Aurelien Tchouameni might do most of his work in the shadows, but the France midfielder lit up the World Cup with his brilliant opening goal in Saturday’s quarter-final win over England.
The 22-year-old later gave away the first penalty of the game at Al Bayt Stadium which Harry Kane scored to equalise for England, yet France eventually ran out 2-1 winners and Tchouameni’s role for the holders has been vital given the problems they faced coming into the tournament.
The outlook for coach Didier Deschamps and his side appeared grim when they were struck by an avalanche of injuries, not least with their starting midfield duo of Paul Pogba and N’Golo Kante both being ruled out.
Deschamps had to completely reconfigure his team, including abandoning his experiment with a back three, but his decision to build a three-man midfield around Tchouameni with Adrien Rabiot and Antoine Griezmann either side of the Real Madrid man has paid off.
Now when his teammates push forward to join the attack, “he is there to cover us, fill in, plug gaps and win the ball back,” said Rabiot, who has also impressed on France’s run to the semi-finals in Qatar, where they will face Morocco on Wednesday.
Yet Tchouameni has hardly come from nowhere to start for his country at this World Cup.
The recurring fitness worries of Pogba and Kante — two stars of France’s triumphant campaign four years ago — allowed the powerful and athletic midfielder to make his debut in a qualifier against Bosnia and Herzegovina in September last year.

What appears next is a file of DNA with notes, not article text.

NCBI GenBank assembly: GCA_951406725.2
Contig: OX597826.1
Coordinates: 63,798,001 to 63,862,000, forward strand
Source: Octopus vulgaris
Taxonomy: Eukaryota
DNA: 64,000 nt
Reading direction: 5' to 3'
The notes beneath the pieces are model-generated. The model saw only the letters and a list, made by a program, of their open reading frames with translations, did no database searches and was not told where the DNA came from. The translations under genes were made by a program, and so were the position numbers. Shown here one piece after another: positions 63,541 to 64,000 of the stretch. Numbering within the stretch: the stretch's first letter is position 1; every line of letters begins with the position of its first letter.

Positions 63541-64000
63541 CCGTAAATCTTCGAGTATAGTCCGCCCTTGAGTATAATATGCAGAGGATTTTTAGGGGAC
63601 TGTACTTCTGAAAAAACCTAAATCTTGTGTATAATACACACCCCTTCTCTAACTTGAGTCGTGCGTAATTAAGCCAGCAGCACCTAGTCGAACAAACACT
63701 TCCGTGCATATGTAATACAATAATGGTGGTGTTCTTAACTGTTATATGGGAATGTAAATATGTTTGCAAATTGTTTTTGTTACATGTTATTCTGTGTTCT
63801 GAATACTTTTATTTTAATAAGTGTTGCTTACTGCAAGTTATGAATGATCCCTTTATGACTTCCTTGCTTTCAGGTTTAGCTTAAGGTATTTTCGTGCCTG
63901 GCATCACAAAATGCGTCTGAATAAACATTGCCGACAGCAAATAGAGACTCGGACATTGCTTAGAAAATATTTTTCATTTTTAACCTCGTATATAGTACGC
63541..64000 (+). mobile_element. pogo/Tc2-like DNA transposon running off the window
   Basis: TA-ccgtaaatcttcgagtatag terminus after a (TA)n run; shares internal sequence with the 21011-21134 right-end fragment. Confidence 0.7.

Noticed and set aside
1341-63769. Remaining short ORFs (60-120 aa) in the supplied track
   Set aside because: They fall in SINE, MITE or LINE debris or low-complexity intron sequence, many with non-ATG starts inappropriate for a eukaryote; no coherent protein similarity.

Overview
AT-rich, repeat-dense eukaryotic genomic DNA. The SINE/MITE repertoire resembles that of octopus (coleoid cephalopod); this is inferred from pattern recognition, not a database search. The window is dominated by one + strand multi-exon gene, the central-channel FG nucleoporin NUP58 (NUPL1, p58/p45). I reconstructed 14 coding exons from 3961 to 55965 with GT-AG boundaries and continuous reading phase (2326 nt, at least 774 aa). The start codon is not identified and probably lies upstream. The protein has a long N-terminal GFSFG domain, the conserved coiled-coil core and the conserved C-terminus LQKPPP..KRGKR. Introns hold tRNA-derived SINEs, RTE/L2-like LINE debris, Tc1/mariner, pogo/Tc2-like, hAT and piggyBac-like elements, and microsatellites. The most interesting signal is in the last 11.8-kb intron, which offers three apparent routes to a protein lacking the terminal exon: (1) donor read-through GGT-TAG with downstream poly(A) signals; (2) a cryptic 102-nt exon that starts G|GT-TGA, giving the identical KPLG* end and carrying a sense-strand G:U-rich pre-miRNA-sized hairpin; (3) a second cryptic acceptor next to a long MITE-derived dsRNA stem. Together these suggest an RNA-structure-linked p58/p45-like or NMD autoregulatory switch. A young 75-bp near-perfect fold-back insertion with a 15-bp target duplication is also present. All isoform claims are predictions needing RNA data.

Since then he has played in all bar one of his country’s matches while also seeing his club career take off.
– ‘Monumental’ –
Tchouameni’s outstanding performances for Monaco saw him win the Ligue 1 young player of the year prize in 2021 and then earn a move to Madrid in the last close season for a fee of 100 million euros ($105m) including bonuses.
Kylian Mbappe, who had himself turned down a move to the Spanish capital, had asked Tchouameni if he might like to sign for Paris Saint-Germain instead.
But joining the European champions and now standing on the brink of a World Cup final were, it seems, all part of the plan for the midfielder with Cameroonian roots, even if things have maybe happened a little faster than he might have anticipated.
“I have objectives, dreams, the desire to play for the best clubs, to win titles, to impact my sport and my position. I want to be remembered for positive things. I want to leave my mark,” he told L’Equipe last year.
“I don’t want to end my career as an ordinary player and be forgotten about.”
The son of a pharmacist, Tchouameni was born in the Normandy city of Rouen but brought up near Bordeaux, and it was there that his career began.
He was handed his professional debut by Gustavo Poyet at Bordeaux in 2018, just a few weeks after watching as a supporter when France won the World Cup in Russia.
Tchouameni came through the ranks in south-west France alongside Jules Kounde, also in the side in Qatar.
Yet he made fewer than 40 top-team appearances before joining Monaco in January 2020 for a reported 20 million euros.
There he developed an outstanding partnership with Youssouf Fofana, another member of the current France squad who knows just how important Tchouameni is to the cause.
“Football is supposed to be a spectacle, so when a player’s game is not about that, some think they are just there to make up the numbers. But in fact he does a monumental job in the shadows,” said Fofana, who has appeared four times so far in Qatar, starting once.
“He does so much running and allows the other two midfielders to get forward without worrying.”
Tchouameni will again have a huge role to play against Morocco as France look to secure a place in Sunday’s final and retain their title.